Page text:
For England, Heubusch wore a short, tight skirt—resembling the color of tea-stained bags—and high heels. "I wanted something composed around the time tea was big in England, in the 1700's," she said, "something elegant and light-hearted, which fit a tea society. I was looking for an English composer, but couldn't find one. Then I realized Haydn, an Austrian, was living in London for a few years, so I went through his music and it just clicked," said Heubusch, who is Austrian.

In the India segment, she donned a headscarf and danced barefoot to the strains of classical Indian music. Her travels to India evoked the images of bright colors, workers and ambience. Her broad, sweeping movements were joyful and breathtaking, enhanced by the flowing fabric of her trousers and shirt. "The landscape made me leap, jump and turn," she said.

For China she wore a silky pants suit and no shoes. One of the stories was the legend of a monk who couldn't meditate; he tore off his eyelids and tea grew in the spot where his eyelids fell. Heubusch's dance-mime was compelling and poignant.

And that Chinese adage, in the first paragraph, came from Joyce Maio, a tea educator, who was a guest reader for the first of the two performances. (The second night's guest reader was a student from a nearby literacy class, where Brody served tea as they practiced writing in English.) Maio, who is French, met Brody several years ago at a tea project at the Brooklyn Botanic Garden during the Cherry Blossom Festival. She wrote about her visit to the Chinese countryside to see how farmers made tea by hand in the traditional way and fell in love with a German man. Those perceptive villagers, noticing their attraction, made a point of telling them that ancient wisdom. The two are now living together in New York.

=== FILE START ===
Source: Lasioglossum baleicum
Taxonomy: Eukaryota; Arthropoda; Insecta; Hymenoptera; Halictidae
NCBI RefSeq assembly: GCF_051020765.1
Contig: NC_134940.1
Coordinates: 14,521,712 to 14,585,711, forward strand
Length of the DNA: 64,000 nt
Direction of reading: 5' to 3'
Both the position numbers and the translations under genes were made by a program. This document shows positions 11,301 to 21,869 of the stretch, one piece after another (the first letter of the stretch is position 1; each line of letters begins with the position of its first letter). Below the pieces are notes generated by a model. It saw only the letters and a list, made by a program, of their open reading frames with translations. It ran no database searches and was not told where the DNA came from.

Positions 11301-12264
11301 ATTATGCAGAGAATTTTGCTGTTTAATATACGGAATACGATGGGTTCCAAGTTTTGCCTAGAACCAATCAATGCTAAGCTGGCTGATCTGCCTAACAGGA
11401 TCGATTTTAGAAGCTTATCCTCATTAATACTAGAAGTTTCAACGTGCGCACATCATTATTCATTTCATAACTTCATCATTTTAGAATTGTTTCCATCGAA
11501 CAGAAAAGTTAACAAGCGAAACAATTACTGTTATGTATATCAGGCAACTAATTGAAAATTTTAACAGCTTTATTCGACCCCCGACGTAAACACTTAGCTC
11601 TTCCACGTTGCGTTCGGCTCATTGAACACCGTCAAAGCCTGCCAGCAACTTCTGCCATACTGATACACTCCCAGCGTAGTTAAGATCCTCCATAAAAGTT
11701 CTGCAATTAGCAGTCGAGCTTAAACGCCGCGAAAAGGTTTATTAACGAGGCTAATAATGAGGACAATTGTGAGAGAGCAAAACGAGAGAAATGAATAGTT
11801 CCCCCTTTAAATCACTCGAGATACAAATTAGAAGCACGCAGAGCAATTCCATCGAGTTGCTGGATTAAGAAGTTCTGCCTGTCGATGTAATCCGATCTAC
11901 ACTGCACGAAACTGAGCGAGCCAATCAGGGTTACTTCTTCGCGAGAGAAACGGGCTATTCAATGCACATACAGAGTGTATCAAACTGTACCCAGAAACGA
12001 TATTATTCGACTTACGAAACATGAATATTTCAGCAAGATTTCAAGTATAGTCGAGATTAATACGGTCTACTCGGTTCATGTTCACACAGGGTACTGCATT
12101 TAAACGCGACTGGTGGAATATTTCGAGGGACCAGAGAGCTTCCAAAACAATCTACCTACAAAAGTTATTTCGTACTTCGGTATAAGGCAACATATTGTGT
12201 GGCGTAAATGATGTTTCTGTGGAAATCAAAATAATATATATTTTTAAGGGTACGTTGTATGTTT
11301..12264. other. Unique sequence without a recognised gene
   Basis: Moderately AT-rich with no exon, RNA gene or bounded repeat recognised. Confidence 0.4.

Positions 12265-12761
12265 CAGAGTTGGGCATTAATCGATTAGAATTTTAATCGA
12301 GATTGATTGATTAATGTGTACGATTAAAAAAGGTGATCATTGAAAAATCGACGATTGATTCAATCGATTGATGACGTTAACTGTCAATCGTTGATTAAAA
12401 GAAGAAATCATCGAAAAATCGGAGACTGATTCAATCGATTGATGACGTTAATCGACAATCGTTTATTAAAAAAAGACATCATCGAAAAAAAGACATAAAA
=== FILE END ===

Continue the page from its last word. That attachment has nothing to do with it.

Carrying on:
The ladies brewed up a memorable evening.

For more information about Brody's installations and upcoming events, visit www.michelebrody.com.
For Sabine Heubusch's work: www.spinelight.com.
Full view of Michele Brody's installation for 'Five O'Clock Tea Reflections' with dancer/choreographer Sabine Heubusch, reader Caroline Samaan and lighting design by Drew Vanderburg.

Full view of Michele Brody's installation for "Five O'Clock Tea Reflections" with dancer/choreographer Sabine Heubusch, reader Caroline Samaan and lighting design by Drew Vanderburg.

Photo © & courtesy of Doug Beube

Sabine Heubusch expressing the loss of a beloved father from a Chinese tea story with Tea Cup Book by Michele Brody.

Sabine Heubusch expressing the loss of a beloved father from a Chinese tea story with Tea Cup Book by Michele Brody.

Photo © & courtesy of Gilad Kfir

Sabine Heubusch dancing an Indian tea story from Michele Brody's installation.

Sabine Heubusch dancing an Indian tea story from Michele Brody's installation.

Photo © & courtesy of Gul Cevikogly